CLEVELAND –- They’re smaller but quicker, less vocal but more reactive, sacrificing the element of mean for the benefits of lean.
The Warriors are different team in numerous ways without Andrew Bogut, and the big center that has started 88 of 104 games will be in street clothes for what’s left of the NBA Finals, beginning with Game 6 Thursday night at Quicken Loans Arena.
“He’s been a staple all season long,” guard Shaun Livingston said Wednesday. “He’s anchored our defense. Not having his IQ, his passing ability, rim protection, it’s going to hurt us. But it’s the last week of the season, so we’ve just got to grind it out.”
Bogut, who is sidelined with a knee injury, is a traffic cop on defense, a generator on offense. He’s a constant voice, too.
“He's very vocal, which sort of always flies under the radar,” veteran forward Andre Iguodala said. “The most important thing is he knows his role. Most guys tend to do what they're told, but they also want to add something else that they're not needed to do, which can be a detriment to your team.
“But he's the guy that knows his role and he embraces his role. That does wonders for us on many occasions.”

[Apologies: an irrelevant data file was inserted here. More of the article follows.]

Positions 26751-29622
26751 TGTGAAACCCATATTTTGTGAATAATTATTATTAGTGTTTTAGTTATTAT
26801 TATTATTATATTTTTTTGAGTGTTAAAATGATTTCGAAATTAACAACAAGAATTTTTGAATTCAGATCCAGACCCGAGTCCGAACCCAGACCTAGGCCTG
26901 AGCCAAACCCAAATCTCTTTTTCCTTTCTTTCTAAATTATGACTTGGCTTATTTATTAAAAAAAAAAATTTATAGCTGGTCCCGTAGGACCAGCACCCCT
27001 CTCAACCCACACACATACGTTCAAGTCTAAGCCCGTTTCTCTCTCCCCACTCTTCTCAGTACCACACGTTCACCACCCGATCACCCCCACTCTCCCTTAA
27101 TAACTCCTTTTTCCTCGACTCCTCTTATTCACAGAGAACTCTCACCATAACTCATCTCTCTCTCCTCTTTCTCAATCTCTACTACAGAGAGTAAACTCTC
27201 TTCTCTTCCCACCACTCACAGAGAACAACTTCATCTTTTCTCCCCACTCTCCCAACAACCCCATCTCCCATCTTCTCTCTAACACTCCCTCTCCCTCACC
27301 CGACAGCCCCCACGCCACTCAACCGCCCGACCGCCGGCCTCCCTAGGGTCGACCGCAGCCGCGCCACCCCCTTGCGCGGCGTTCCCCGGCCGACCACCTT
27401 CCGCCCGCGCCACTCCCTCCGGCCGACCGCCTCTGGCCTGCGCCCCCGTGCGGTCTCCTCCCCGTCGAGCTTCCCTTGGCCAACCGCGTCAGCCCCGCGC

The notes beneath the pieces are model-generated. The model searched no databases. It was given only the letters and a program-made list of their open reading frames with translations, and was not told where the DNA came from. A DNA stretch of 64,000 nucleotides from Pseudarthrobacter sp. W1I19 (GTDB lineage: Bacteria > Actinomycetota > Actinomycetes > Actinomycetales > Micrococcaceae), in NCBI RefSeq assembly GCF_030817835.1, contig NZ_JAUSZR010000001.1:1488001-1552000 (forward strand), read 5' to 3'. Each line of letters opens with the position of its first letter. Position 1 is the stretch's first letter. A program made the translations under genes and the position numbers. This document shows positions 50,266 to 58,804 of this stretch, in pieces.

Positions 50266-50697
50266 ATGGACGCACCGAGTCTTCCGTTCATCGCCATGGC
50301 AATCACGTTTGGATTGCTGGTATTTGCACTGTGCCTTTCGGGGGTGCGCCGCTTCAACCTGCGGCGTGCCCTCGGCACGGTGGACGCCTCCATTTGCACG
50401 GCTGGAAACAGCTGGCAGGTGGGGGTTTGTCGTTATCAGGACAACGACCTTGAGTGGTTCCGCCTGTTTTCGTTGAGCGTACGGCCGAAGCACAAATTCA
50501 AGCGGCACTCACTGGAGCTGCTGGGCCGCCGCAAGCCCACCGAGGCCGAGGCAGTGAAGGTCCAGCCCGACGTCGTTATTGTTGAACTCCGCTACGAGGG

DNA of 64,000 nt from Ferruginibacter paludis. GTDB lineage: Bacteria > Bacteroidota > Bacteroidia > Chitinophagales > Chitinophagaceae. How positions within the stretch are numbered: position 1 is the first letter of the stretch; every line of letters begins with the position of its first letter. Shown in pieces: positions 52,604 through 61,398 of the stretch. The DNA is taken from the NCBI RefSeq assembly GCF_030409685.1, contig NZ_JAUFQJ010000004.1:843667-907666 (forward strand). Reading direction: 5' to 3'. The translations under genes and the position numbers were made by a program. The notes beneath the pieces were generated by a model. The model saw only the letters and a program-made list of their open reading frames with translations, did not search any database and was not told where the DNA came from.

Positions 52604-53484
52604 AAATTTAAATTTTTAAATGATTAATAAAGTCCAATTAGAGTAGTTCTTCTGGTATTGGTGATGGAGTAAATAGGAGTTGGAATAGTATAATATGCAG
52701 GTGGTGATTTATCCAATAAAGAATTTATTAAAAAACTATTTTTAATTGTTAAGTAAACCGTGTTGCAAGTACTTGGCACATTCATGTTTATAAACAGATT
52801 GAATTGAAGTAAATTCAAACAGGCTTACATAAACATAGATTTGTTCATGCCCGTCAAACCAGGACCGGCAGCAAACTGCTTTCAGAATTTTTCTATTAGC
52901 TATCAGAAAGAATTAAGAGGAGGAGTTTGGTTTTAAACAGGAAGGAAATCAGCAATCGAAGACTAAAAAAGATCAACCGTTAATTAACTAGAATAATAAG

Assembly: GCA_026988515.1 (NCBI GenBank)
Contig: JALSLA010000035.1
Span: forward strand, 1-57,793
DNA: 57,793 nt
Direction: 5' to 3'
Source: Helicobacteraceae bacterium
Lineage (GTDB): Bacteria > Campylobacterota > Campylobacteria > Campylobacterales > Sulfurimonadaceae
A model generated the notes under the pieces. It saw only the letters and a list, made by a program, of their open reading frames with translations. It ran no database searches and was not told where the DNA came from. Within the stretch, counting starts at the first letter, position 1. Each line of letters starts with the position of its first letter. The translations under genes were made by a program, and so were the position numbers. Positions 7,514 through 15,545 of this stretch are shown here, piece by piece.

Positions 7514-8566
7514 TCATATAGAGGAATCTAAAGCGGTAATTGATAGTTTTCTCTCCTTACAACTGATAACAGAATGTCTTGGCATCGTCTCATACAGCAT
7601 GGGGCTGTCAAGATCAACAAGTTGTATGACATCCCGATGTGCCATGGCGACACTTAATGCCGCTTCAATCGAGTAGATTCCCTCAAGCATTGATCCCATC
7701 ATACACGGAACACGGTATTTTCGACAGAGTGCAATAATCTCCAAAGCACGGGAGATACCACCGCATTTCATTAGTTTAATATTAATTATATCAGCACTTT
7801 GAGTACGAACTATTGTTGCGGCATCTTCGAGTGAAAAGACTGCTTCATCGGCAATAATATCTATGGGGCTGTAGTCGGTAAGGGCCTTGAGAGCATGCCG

The loss of Bogut means the Warriors will have to make a lineup adjustment. Don’t bother asking coach Steve Kerr of his plan, because he’s not in the mood to reveal it. Never is, at least in the postseason.
Kerr did, however, make one concession, saying he still needs contributions from traditional big men, which means backup center Festus Ezeli, averaging only seven minutes per game through the first five, will see more playing time.
“You always need bigs, even if the game is small,” Kerr said. “We’re not going to play small for 48 minutes.
“So Festus will play a role. So will Andy (Varejao). Mo (Speights) could still get back out there. I thought he did some really good things for us the other night. The box score didn’t show it. He didn’t make his shots, but he did some really good things. Everybody’s got to be ready and everybody plays a role.”
Kerr can simply insert Ezeli in place of Bogut, something that happened in the regular season when Bogut was out. Or Kerr can employ the small team at the start, with Draymond Green at center, joined on the front line by forwards Harrison Barnes and Andre Iguodala. That trio started the final three games of the 2015 NBA Finals, and the Warriors won all three to earn the championship.
These are not the same Cavaliers, though. They have remade themselves from a team designed to grind it out, using 7-foot-2 Timofey Mozgov at center, to a sleeker club built to run.
So what will they do? Not even Stephen Curry will express any certainty.
“I haven’t talked to Coach much,” he said. “We just kind of understood the situation in the last 12, 24 hours. So that will be a decision Coach has to make, how we’re going to start. I do know when we go small and have the ability to kind of kick the pace up a little bit, it usually works to our advantage.
“But it works because of the other lineups that we can throw out there and have that versatility throughout the course of 48 minutes. So we’ll see how the rotations go and how we start. But whoever’s out there has to execute better than we did in Game 5 in order to win another championship.”